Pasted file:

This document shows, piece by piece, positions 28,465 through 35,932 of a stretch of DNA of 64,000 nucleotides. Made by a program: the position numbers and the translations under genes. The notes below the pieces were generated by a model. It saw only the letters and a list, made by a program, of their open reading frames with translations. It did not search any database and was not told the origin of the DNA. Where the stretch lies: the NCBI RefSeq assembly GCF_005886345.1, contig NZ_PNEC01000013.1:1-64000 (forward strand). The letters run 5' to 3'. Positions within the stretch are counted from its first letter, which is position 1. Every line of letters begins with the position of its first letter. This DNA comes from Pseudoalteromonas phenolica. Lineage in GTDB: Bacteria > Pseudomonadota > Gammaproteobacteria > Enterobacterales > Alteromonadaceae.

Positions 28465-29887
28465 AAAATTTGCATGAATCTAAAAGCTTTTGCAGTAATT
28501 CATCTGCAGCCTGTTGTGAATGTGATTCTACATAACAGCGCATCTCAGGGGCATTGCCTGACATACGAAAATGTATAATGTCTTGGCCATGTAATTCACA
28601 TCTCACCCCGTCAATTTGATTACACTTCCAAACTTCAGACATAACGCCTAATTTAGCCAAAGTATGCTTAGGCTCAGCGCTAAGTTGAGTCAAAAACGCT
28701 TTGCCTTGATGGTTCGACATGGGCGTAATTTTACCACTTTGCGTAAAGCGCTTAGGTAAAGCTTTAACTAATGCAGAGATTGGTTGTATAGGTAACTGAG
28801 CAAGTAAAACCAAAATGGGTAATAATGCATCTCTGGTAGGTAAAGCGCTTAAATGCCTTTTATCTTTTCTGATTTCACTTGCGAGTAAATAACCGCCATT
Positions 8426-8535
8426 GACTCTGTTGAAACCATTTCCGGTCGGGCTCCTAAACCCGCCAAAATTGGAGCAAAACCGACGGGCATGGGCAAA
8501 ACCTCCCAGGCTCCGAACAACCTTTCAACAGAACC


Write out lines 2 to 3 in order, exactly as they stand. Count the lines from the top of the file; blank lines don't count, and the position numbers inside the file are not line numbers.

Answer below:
Positions 28465-29887
28465 AAAATTTGCATGAATCTAAAAGCTTTTGCAGTAATT